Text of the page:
I have to join with my colleague Revere in saying that I am pro-abortion. Furthermore, I find the willingness of the devout anti-choice mob to distort the evidence so appalling that I would not join with them in anything.
When I gave a talk at UW Stevens Point last week, there were a few protesters outside the building — friendly, non-violent people who I invited in to listen. It’s a shame, though, that I was giving a neuroscience talk, since I also have a talk that rips into the bogus developmental biology that ‘pro-lifers’ use — and the group picketing me were Catholic right-to-life weirdos. They also were handing out flyers complaining about my desecration of crackers.
Myers hammered his rusty nail while gleefully boasting that “nothing is sacred.” One has to wonder if he would likewise gleefully drive nails through the hands and feet of Christians he so publicly despises?! Obviously Christians themselves are not sacred to him.
There they go again, making my point for me. I do not think Christians or crackers are sacred, not because I devalue human life, but because “sacred” is an invalid rationale for doing so; the value comes from the individuals themselves, not from some imaginary decree from a nonexistent ghostly entity. It is also a great shame that Catholics so obliviously and so willingly equate themselves with crackers; they assume that because I would abuse a piece of bread, I would treat human beings in exactly the same way…apparently because they think that cracker is just as precious as a person.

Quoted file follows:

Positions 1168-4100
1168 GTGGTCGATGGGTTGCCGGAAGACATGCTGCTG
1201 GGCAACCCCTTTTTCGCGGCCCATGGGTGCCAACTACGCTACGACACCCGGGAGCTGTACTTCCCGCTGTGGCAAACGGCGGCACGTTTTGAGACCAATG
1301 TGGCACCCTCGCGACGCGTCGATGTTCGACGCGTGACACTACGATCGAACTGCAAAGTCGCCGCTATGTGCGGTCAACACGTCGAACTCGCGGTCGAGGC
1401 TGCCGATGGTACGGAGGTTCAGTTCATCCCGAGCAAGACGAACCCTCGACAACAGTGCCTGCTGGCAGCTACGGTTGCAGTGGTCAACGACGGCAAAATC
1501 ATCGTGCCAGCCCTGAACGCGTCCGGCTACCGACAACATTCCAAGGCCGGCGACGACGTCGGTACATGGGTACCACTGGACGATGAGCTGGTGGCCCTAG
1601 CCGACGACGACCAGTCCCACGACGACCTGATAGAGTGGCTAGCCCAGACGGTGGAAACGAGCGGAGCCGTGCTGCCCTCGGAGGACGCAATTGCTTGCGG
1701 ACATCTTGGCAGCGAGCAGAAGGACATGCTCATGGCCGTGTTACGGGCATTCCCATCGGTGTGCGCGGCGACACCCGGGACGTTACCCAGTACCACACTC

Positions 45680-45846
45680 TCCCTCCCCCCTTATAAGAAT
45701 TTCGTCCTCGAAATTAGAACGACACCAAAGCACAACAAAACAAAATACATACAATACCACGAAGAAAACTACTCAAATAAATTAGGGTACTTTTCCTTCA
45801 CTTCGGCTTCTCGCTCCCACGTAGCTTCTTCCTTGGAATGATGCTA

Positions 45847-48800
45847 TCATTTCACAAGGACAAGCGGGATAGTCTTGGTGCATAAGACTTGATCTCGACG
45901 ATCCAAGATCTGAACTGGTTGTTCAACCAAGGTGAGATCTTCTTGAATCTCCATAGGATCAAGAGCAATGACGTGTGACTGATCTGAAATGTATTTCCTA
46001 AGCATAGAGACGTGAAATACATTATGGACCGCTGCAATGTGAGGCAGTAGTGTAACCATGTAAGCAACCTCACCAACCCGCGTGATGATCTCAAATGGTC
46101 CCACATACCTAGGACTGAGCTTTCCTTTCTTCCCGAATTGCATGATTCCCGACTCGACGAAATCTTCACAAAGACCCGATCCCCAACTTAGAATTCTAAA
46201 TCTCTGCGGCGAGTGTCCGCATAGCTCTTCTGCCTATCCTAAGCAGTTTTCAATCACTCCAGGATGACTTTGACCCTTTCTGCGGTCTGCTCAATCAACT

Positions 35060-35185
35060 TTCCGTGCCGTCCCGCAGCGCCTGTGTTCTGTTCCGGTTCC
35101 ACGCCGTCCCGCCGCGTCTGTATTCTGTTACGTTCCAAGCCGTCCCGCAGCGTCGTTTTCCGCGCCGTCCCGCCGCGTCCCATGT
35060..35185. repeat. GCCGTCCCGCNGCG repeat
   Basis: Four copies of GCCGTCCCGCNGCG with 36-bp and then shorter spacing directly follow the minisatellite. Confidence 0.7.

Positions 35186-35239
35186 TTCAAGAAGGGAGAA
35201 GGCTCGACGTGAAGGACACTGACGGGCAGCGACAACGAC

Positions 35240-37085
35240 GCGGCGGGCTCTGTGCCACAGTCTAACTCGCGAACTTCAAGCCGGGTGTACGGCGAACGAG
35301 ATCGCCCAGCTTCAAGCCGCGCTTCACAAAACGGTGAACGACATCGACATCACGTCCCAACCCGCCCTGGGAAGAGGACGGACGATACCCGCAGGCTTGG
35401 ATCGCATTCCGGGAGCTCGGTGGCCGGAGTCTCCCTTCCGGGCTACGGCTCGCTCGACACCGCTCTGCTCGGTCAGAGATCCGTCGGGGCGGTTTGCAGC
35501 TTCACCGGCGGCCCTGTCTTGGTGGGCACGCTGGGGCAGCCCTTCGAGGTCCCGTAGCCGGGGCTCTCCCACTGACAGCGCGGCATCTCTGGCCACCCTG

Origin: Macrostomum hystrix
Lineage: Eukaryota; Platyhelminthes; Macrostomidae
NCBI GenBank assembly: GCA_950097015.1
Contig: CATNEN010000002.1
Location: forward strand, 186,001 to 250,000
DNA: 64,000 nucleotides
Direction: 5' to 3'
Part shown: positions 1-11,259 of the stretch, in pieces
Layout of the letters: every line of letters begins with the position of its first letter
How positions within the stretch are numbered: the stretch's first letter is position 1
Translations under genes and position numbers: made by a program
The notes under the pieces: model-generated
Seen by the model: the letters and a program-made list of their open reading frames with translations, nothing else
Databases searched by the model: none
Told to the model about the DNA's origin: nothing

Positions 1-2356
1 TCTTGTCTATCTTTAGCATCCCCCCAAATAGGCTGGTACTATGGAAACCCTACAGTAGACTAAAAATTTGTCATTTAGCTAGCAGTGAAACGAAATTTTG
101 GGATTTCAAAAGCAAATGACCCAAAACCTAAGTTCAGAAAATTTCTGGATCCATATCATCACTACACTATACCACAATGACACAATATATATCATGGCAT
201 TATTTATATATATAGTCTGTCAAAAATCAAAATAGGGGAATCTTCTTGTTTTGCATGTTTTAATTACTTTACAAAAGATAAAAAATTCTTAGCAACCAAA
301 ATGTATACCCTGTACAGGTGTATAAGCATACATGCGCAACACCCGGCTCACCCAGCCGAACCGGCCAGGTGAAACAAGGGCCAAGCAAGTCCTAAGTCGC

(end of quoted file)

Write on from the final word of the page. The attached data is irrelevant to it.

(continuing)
That’s a rather gross and dangerous error. A cracker is a flat piece of ground up vegetable matter, baked and processed, mostly inert, sold with the intent of being further broken down in someone’s digestive system. Throwing it in the trash in no way implies that a complex and dynamic being can be similarly disposed of, or be casually destroyed and consumed. Sane people have an appropriate perspective on the relative importance of foodstuffs and human beings. Crazy people can’t tell the difference.
And speaking of crazy people…one kind of insanity destroys the ability of normal people to distinguish between embryos and people, and encourages them to lie to others about the status of the embryo, treating it as the moral equivalent of a child. It’s almost the same problem as revering a cracker over a person. A better question to ask is whether they would kill someone to defend a Jesus wafer? (And some, at least, have told me that they would.) Would they be willing to throw away their purported reverence for the sanctity of life to kill someone to defend a fetus? (We definitely know that some will.)
There are groups that are actively blurring the line between embryos and human beings, and I consider them just as wicked as the howling haters lined up outside women’s health clinics — they use mistruths to foment attacks on people to defend non-people. One of the biggest, noisiest, and most dishonest is Pro Life Across America, which puts up billboards all across the US; we have a similar outfit here in my state, Minnesota Citizens Concerned for Life.
Their work is easily recognizable. They have one theme: fetuses and babies are exactly the same. All of their signs feature cute baby pictures coupled to factoids about development, and they thoroughly enrage me — I see them all along the roadsides on my drive in to Minneapolis. They are basically generating false associations about development.